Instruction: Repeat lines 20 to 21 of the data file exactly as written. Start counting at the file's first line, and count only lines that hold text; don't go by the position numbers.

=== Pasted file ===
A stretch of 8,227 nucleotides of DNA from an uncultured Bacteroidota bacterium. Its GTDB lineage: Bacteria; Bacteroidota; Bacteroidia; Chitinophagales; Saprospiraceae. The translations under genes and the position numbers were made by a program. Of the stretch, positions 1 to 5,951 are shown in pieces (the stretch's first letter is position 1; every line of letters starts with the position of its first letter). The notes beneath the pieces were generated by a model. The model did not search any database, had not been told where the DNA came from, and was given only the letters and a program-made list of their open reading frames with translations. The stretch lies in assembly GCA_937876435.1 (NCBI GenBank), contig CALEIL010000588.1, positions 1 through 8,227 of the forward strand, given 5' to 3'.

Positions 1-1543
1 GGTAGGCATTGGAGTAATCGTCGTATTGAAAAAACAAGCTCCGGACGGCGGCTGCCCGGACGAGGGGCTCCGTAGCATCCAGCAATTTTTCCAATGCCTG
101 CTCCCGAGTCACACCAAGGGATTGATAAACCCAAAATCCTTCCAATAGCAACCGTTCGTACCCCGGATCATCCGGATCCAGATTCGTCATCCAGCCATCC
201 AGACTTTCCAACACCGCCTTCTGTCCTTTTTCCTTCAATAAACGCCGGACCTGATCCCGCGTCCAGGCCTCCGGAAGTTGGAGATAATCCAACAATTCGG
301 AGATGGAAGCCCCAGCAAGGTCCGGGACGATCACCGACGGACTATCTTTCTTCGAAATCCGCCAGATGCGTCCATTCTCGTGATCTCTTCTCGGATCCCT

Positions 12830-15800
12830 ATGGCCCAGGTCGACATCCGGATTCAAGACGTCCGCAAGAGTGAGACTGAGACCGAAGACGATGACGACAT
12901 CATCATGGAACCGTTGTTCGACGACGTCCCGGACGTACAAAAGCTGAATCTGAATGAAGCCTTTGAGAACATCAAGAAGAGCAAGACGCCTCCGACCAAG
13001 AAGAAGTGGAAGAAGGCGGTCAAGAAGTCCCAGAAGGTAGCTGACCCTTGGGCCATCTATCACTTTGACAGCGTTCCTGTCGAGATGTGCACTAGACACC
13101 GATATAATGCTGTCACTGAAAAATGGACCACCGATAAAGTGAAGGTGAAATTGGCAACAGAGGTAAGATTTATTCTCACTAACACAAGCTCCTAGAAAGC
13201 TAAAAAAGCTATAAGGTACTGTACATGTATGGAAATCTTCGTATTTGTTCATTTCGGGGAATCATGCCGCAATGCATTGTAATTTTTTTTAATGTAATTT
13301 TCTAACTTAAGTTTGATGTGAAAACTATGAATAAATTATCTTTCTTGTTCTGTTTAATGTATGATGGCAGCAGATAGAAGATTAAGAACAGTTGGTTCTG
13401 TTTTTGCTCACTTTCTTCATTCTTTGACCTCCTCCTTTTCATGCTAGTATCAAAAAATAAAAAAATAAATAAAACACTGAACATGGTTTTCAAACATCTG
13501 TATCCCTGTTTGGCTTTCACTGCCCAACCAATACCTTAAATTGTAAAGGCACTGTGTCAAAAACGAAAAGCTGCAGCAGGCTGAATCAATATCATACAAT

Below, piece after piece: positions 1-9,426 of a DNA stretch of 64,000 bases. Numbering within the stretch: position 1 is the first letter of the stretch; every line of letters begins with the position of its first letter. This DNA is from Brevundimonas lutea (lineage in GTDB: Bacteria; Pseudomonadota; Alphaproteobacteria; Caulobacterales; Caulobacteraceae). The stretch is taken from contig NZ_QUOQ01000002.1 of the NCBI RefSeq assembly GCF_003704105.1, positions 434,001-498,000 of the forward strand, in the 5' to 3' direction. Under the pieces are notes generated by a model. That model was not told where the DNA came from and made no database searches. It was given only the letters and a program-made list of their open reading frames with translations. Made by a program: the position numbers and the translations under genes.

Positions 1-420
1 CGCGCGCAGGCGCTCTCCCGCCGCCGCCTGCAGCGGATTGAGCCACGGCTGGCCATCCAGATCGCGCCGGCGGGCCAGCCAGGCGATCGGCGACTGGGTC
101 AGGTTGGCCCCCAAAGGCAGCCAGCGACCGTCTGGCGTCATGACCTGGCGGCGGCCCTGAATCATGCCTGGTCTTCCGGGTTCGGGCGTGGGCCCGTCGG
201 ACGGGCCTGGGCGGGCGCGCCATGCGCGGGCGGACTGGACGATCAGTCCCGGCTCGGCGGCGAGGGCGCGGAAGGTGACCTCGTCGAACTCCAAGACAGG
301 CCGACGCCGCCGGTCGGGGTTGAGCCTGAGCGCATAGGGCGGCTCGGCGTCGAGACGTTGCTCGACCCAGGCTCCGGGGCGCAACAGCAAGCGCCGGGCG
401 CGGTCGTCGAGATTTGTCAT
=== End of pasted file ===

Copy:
201 ACGGGCCTGGGCGGGCGCGCCATGCGCGGGCGGACTGGACGATCAGTCCCGGCTCGGCGGCGAGGGCGCGGAAGGTGACCTCGTCGAACTCCAAGACAGG
301 CCGACGCCGCCGGTCGGGGTTGAGCCTGAGCGCATAGGGCGGCTCGGCGTCGAGACGTTGCTCGACCCAGGCTCCGGGGCGCAACAGCAAGCGCCGGGCG